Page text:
Press Release

IACHR Joins UN Rapporteur in Recognizing Canadian Human Rights-Based Approach to Housing

December 4, 2017

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María Isabel Rivero
IACHR Press and Communication Office
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Washington D.C. - The Inter-American Commission on Human Rights (IACHR) and its Special Rapporteurship on Economic, Social, Cultural and Environmental Rights (SRESCER) congratulate the Government of Canada on its recent announcement of a national housing strategy “to progressively implement the right of every Canadian to access adequate housing.”

Alongside the Inter-American Commission, the UN Special Rapporteur on the Right to Housing, Leilani Farha, reiterated her view that, the recognition of the right to housing is long overdue in Canada, which has lagged behind many other members of the Organization of American States in this regard. “Recognizing, for the first time, the human rights of those who are homeless and inadequately housed is a significant moment in Canada’s evolution as a participatory democracy based on recognition of the dignity and equal rights of all.”

The Canadian housing strategy foresees creating safe and affordable housing during the next 10 years, in particular, for the Canadian population most in need, such as women and children fleeing family violence, seniors, indigenous peoples, persons with disabilities, those dealing with mental health and addiction issues, veterans and young adults. According to the plan, the principles of inclusion, accountability, participation and non-discrimination must guide the actions carried out by the competent authorities of the different levels of the government. It also envisages partnerships with social and private sectors to accomplish its goals.

The President of the IACHR, Commissioner Francisco Eguiguren, said: “The statement by the Prime Minister that housing rights are human rights is an important message not only for Canada but throughout the Americas due to the strengthening of the interdependence and indivisibility of all human rights. The Commission highly values Canada’s endeavors in this regard.”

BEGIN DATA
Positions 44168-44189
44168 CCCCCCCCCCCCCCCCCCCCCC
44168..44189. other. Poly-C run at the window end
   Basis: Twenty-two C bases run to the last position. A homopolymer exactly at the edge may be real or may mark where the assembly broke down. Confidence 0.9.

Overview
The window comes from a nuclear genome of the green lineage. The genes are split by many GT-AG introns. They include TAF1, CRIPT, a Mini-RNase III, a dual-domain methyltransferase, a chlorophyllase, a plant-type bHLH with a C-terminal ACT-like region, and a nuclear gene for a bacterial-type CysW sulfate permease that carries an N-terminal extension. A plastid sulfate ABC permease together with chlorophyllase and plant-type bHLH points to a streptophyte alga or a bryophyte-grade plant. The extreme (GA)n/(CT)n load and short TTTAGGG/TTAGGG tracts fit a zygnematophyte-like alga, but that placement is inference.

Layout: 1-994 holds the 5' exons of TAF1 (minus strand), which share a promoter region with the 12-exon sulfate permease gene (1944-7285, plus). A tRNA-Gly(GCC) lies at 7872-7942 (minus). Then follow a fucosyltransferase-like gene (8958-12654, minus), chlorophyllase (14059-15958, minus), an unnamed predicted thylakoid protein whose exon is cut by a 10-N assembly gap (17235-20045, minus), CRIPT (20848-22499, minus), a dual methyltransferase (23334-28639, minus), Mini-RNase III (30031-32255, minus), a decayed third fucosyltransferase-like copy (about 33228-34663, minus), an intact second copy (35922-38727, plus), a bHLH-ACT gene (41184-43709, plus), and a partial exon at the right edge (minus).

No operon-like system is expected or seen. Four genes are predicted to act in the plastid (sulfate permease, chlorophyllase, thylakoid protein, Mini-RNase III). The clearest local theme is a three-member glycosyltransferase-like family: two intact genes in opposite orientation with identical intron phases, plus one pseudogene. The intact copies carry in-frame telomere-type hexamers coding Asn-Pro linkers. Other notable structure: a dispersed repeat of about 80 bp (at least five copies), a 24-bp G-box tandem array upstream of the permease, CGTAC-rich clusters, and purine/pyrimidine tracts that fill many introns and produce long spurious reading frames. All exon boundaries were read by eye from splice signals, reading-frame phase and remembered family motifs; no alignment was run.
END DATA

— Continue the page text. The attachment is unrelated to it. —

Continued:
Widespread homelessness and inadequate housing in as affluent a country as Canada, with so harsh a climate, has shocked both United Nations human rights bodies and the IACHR in recent years. As a member of the Organization of American States, Canada is bound by the American Declaration of Human Rights, according to which everyone is entitled to the right to life and security as well as to the preservation of health through social measures related to housing.  Canada is also bound by several UN instruments that ensure and protect the right to housing.

The IACHR Rapporteur on Economic, Social, Cultural and Environmental Rights, Soledad García Muñoz, noted: “Canada’s failure to give effect to these obligations has had tragic results including widespread homelessness, with serious health consequences and loss of life.”  She highlighted the importance to guarantee the gender perspective in the strategy, recalling the IACHR’s report on Missing and Murdered Indigenous Women in British Columbia, which established the severe impact of homelessness on indigenous women and recommended measures to guarantee adequate housing. The IACHR Rapporteur for Canada of the IACHR, Commissioner James Cavallaro, observed: “The lack of affordable housing constitutes a serious human rights challenge that affects marginalized and vulnerable groups across Canada, and which requires a comprehensive human rights-based strategy.”